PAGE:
With summer now a distant memory, it’s likely that you’re finding yourself getting bored with apples and bananas. It’s time to venture into the diverse world of citrus to get your fresh-fruit fix! We’ll help you find the best for fresh eating, baking, and marmalades.

Below we’ve broken down the chart you see above, doing our best to explain the taste of each orange and give you a recipe to use it in.


Cara Cara Orange
The pink flesh reminds me of a mini-grapefruit, although they are much sweeter. Still, they land a little bit on the sour side, the cara cara is a very nice orange for snacking on or adding to salads.  

Recipe: try this Cara Cara Orange Salmon Lentil Bowl by This Healthy Table


Blood Orange
A vibrant, flavourful orange full of rich antioxidants, and a berry-like undertone in flavour.

Recipe: Try this Blood Orange Champagne Mule by Half Baked Harvest.
Tip: To make a Virgin-version of this drink, add orange juice + Phillip’s Ginger Ale + Healthy Hooch Kombucha (foundation) and chopped blood oranges with a little bit of their juice. Play around with the measurements to find just the right blend for your tastes!


Recipe: Blood Orange Loaf Cake 


Satsuma Mandarin Orange
Very sweet, and the loose skin makes them peel very easily, and they don’t have a lot of the stringy white “stuff” to pull off. Perfect for quick snacking! Since they do have loose skin, they don’t hold up too well while traveling- handle with care.

Recipe: Pomegranate & Mandarin Orange Salad by Chelsea’s Messy Apron


Minneola Tangelo
A cross between a tangerine & a grapefruit, minneolas are very easy to peel! Their flavour is sharp and tart, so be sure to combine it with something sweet if juicing.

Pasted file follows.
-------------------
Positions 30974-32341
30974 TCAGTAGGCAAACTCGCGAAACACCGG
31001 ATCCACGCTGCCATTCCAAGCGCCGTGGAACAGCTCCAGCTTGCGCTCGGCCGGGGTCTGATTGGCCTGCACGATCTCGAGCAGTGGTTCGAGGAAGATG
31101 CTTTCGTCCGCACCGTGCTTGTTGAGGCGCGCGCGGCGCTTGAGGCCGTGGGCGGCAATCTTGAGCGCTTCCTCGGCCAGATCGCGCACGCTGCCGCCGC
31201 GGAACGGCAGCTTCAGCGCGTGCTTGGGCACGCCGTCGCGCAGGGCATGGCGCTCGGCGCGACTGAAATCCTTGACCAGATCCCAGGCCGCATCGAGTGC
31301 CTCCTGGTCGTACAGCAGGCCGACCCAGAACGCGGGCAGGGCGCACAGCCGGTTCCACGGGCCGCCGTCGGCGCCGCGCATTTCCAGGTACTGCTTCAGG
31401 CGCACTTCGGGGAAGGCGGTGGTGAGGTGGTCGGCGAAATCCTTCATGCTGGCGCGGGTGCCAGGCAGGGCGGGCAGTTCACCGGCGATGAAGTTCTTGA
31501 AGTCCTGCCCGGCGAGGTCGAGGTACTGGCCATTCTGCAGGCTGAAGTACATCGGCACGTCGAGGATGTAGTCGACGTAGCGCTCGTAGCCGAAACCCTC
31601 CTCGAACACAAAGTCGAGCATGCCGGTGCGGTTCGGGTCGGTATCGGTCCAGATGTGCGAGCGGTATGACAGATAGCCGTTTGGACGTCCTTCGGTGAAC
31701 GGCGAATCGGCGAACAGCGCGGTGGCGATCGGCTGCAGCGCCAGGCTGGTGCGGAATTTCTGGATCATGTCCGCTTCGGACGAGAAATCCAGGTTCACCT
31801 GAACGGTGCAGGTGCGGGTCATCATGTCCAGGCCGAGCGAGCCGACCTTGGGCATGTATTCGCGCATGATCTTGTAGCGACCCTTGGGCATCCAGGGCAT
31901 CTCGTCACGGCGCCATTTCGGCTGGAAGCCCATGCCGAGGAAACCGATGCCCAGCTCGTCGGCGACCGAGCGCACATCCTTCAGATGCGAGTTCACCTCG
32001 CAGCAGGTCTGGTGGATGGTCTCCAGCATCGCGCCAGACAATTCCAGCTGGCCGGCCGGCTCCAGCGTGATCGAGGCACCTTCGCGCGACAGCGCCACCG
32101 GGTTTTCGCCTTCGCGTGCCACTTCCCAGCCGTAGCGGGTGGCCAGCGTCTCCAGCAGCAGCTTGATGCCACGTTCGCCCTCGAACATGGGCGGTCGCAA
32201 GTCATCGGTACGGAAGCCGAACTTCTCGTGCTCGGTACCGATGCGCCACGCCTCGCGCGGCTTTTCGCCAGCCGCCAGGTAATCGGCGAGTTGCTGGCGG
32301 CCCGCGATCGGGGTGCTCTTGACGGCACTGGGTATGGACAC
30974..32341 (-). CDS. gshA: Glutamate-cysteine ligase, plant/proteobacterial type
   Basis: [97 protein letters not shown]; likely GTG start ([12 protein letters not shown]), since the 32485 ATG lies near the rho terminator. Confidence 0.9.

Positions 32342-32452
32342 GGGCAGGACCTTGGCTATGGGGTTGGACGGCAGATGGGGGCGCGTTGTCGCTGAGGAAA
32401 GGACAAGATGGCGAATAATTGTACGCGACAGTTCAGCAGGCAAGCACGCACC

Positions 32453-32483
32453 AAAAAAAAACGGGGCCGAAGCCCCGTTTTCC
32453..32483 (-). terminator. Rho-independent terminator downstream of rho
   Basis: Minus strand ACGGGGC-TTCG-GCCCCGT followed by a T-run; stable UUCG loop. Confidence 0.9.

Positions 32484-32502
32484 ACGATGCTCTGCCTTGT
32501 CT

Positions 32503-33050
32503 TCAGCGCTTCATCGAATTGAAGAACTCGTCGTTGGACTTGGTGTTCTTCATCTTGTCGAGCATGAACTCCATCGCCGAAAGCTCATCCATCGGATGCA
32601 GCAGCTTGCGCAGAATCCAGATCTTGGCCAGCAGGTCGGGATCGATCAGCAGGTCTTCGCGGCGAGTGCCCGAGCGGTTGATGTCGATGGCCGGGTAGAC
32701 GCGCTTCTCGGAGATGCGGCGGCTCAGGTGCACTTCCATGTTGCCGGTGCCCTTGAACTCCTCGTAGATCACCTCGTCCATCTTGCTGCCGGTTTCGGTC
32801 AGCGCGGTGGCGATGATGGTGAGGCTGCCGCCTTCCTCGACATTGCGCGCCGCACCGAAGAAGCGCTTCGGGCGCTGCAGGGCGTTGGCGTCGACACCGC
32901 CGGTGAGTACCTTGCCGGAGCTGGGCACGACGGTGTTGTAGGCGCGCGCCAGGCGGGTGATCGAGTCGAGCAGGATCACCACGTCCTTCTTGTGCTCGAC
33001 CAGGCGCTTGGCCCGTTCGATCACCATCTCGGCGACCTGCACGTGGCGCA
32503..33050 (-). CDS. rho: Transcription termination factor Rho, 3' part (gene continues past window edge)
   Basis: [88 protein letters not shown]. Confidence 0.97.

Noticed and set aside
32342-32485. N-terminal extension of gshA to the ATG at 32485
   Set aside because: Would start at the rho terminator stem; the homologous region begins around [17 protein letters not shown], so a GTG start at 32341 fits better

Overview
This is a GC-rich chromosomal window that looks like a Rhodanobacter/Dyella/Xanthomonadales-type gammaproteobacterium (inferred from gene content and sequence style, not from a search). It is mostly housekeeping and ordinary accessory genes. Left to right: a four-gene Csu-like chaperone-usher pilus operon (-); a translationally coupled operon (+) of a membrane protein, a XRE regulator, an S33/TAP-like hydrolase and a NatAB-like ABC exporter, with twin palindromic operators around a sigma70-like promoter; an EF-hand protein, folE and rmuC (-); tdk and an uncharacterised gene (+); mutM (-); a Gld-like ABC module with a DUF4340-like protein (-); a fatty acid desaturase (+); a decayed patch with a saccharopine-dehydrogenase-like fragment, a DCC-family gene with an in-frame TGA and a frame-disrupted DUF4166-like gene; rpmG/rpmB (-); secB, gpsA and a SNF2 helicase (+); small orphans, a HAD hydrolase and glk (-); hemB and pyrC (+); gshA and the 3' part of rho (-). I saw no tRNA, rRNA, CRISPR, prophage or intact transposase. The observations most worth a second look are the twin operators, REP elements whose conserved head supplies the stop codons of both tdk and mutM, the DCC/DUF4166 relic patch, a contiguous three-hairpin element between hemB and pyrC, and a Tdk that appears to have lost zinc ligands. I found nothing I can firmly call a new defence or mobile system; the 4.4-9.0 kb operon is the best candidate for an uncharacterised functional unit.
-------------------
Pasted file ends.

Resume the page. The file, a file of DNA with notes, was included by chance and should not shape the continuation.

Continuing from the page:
Recipe: Tangelo Mint Iced Tea


Seville Orange
You can always tell a Seville apart from other oranges, because they look like they’ve all had their own earthquake. The skin looks split and wrinkly, and their flesh is quite bitter and sour. These are not for fresh eating! Seville oranges are best in marmalade – a perfect winter weekend project.

Recipe: Small Batch Marmalade by Food In Jars


Sky Valley Heirloom Navel Orange
Sky Valley Heirloom Navel Oranges are particularly sweet and flavourful! But make sure you look for the ones grown by Sky Valley Ranch in California, as their property is situated on just the right part of a hill that gets the best sunshine…You really can tell the difference between their fruit and any other heirloom navel.


What is an heirloom navel orange?
Heirloom refers to the variety – fruits and veggies all have many varieties, as you can see here, and if the seed or tree is over 50 years old, they’re considered to be an heirloom. They’re often much tastier, although a bit harder to come by because they aren’t ideal for mass production. This means heirloom varieties are usually grown by small-scale farmers or gardeners with more of an interest in their flavour. So if you find them they’re a treat!

Recipe: Citrus Salad inspired by Duck a’Lorange by Lepp Farm Market


Slice it up and put in some water, or press it for some lemonade! Lemons aren’t really ever out of season, so it’s more noteworthy to talk about the variety of lemon that IS in season. The Meyer Lemon is rounder than you average lemon and has a deeper yellow skin. The flavour is slightly less acidic with more sweetness – originally it was thought to be a cross between an orange and a lemon. For this reason, Meyers are a great choice for marmalades and baking projects.

Recipe: Meyer Lemon & Ginger Marmalade by Food In Jars & Honey Sweetened Meyer Lemon Curd


Excellent for Thai cooking, or spritzing onto curry dishes.

Recipe: try these Creamy Lime Pie Bars from Minimalist Baker! They’re gluten-free and dairy-free, if that’s your thing.


Slice it open, sprinkle with a little bit of sugar and you’ve got yourself an easy breakfast.

Recipe: Mean Green Detox Salad by Half Baked Harvest

Recipe: Grapefruit Gingersnap Pie 




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